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Legal news from Monday, April 21, 2008
by David Frueh

Twenty-eight anti-government activists were indicted in Zimbabwe on Monday on public disorder charges related to a strike organized by the opposition Movement for Democratic Change (MDC) last week to protest the nondisclosure of the results in the March 29 presidential election. All the defendants pleaded not guilty during a court hearing Monday, during …

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by Andrew Gilmore

Serbia's war crimes court has charged four former members of a notorious Serbian paramilitary organization with war crimes stemming from their alleged involvement in a 1999 massacre of ethnic Albanian civilians in the Kosovar village of Podujevo, the Serbian prosecutor's office said Monday. The four suspects, alleged to be members of the Scorpions, were arrested in October …

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by Andrew Gilmore

Federal prosecutors on Monday accused the former deputy chief of staff of the Department of Justice Criminal Division of criminal conflict of interest charges connected to his relationship with disgraced former lobbyist Jack Abramoff. Robert Coughlin is accused of accepting gifts from Abramoff's lobbying group, as well as discussing future employment at the firm …

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by David Frueh

The New Jersey Supreme Court Monday ruled that Internet service providers may not turn over users' personal information to police or other agencies unless they obtain a valid grand jury subpoena when the information sought relates to an indictable offense. The court held that the New Jersey constitution affords greater protections than the US …

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by Alexis Unkovic

Ali Hassan al-Majid, better known in the Western media as "Chemical Ali," was admitted to a US medical facility in Iraq on Sunday, the US military said Monday. Al-Majid had reportedly been on a hunger strike since Friday, but is now in stable condition after passing out Sunday. One of al-Majid's co-defendants has also …

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by Alexis Unkovic

The US Supreme Court on Monday agreed to hear three cases, including the consolidated cases of US v. Eurodif (07-1059) [docket; cert. petition, PDF] and USEC v. Eurodif (07-1078) [docket; cert. petition, PDF] where the Court will consider whether the federal government can impose anti-dumping tariffs on contracts for uranium enrichment …

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by Alexis Unkovic

The US Department of the Treasury issued proposed regulations Monday designed to implement the Foreign Investment and National Security Act of 2007. In January, US President George W. Bush issued an executive order similarly designed to implement the Act, which expands the investigative scope of the Treasury …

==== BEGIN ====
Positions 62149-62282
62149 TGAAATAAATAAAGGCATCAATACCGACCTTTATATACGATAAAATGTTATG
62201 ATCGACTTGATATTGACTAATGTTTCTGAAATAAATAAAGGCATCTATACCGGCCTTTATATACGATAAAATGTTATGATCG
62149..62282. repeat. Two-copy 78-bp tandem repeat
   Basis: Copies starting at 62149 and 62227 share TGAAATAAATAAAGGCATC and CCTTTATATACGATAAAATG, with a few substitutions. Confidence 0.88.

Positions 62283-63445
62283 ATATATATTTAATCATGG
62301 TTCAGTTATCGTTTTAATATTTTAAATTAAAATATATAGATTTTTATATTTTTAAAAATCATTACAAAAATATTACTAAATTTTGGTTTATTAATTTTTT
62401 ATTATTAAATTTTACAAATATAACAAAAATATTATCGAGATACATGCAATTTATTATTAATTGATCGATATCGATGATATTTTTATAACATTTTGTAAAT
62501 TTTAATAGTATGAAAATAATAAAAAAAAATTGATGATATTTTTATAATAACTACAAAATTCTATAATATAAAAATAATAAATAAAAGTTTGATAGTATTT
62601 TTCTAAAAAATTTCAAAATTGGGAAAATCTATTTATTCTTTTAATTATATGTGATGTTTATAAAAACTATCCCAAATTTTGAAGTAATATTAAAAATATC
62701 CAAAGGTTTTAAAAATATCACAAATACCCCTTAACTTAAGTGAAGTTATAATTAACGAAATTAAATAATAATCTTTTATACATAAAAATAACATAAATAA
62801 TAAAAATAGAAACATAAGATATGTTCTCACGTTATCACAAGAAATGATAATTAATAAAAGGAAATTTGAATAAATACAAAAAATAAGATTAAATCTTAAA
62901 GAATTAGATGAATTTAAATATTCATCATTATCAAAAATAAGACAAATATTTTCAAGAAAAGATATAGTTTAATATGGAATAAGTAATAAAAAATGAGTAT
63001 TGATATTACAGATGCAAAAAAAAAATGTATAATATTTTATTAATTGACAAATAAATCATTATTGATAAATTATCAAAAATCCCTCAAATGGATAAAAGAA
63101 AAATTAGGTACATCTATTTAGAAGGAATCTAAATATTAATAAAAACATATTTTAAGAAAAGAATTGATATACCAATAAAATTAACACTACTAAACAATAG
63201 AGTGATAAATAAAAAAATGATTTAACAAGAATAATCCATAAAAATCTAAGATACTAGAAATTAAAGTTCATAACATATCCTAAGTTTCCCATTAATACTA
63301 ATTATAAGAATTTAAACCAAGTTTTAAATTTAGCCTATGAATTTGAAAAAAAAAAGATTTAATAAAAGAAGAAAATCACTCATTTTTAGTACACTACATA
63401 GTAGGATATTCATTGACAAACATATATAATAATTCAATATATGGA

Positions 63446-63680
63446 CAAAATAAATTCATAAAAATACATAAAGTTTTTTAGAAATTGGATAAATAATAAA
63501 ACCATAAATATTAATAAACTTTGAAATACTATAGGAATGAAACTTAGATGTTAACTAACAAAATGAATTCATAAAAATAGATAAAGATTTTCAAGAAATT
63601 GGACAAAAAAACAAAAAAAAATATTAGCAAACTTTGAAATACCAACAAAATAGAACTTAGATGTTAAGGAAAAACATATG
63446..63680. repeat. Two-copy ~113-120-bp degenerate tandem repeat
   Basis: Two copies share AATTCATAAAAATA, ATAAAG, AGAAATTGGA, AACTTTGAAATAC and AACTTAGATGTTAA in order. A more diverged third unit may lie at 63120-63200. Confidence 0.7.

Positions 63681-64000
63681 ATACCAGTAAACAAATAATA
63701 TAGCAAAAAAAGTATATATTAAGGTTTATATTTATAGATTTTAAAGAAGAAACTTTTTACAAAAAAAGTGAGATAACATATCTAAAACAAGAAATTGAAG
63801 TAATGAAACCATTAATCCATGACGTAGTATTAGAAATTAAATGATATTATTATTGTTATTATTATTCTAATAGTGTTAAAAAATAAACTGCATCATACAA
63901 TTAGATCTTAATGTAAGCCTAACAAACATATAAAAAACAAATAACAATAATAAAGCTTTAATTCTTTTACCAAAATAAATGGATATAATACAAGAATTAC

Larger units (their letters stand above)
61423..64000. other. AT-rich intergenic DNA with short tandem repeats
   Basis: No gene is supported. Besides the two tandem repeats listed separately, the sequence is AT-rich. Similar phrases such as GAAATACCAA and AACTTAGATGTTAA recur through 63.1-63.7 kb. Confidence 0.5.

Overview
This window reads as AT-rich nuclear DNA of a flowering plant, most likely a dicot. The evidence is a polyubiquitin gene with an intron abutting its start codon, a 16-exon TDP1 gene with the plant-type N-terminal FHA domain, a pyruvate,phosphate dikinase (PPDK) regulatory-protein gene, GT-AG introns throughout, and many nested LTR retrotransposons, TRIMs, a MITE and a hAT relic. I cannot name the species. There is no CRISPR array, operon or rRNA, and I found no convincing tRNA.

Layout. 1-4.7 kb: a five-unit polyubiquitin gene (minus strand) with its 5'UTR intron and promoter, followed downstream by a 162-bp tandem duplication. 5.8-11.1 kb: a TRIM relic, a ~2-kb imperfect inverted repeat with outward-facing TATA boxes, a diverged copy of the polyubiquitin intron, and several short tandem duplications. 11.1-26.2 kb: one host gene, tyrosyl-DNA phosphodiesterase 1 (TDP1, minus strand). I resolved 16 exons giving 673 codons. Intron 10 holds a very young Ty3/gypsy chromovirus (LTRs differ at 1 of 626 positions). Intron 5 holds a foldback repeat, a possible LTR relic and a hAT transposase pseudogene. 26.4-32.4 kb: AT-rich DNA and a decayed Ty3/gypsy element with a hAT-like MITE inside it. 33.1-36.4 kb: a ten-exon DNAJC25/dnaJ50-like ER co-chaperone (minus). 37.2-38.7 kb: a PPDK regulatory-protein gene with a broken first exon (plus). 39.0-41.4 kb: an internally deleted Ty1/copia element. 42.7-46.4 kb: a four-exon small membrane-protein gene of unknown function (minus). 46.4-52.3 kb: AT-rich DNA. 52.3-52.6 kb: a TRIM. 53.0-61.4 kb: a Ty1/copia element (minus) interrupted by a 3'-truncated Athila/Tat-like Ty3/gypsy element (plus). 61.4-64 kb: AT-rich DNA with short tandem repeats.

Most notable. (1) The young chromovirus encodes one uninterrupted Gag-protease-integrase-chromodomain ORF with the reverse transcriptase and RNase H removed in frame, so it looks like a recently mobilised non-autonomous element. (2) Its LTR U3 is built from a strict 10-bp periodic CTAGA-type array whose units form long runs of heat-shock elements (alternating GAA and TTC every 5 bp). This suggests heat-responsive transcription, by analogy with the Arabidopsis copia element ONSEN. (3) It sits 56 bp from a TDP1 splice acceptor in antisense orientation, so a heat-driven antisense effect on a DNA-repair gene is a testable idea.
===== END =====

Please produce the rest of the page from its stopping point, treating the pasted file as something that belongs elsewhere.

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by Joshua Pantesco

White House lawyers argued on Monday before a federal appeals court that White House visitor logs maintained by the Secret Service are executive branch documents and thus not subject to Freedom of Information Act (FOIA) requests. The appeals court judges hearing the case seemed skeptical of the administration's arguments that the visitor logs should be privileged and not …

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by Alexis Unkovic

The US Supreme Court Monday denied without comment petitions for certiorari filed by 10 death row inmates seeking to have their executions blocked. Last Wednesday, the Supreme Court ruled that lethal injection does not violate the Eighth Amendment's prohibition against cruel and unusual punishment. Three of …

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by Joshua Pantesco

Australia has acquired exploration and drilling rights to an additional 2.5 million square kilometers of ocean shelf after a UN commission ruled that Australia's continental shelf extends farther than previously defined, the Australian government said Monday. The UN Commission on the Limits of the Continental Shelf (CLCS) is the body charged with administering the 1994 UN Convention …

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by Michael Sung

Afghan President Hamid Karzai rejected calls for the reinstatement of a moratorium on the death penalty Monday, saying that while he prefers life sentences, he will abide by Islamic law's sanctioning of the death penalty for certain crimes, including the kidnapping and murder. Under Afghan law, President Karzai is required to sign execution …

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by Michael Sung

Sergei Ordzhonikidze, director-general of the UN Office at Geneva, on Monday urged UN member states to advance the cause for human rights by increasing arms control efforts, saying that the improvement of human rights in developing regions will enhance long-term peace, stability, and contribute to sustainable development. Ordzhonikidze comments came during the inaugural Beijing Forum on Human …

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by Joshua Pantesco

An Indonesian judge handed down 15-year sentences to two leaders of the Southeast Asian terror group Jemaah Islamiyah (JI), after convicting them on terrorism charges. The judge also ruled that JI is a terrorist organization, the first time an Indonesian court has recognized JI as such. The two JI leaders, Zarkasih and Abu Dujana …

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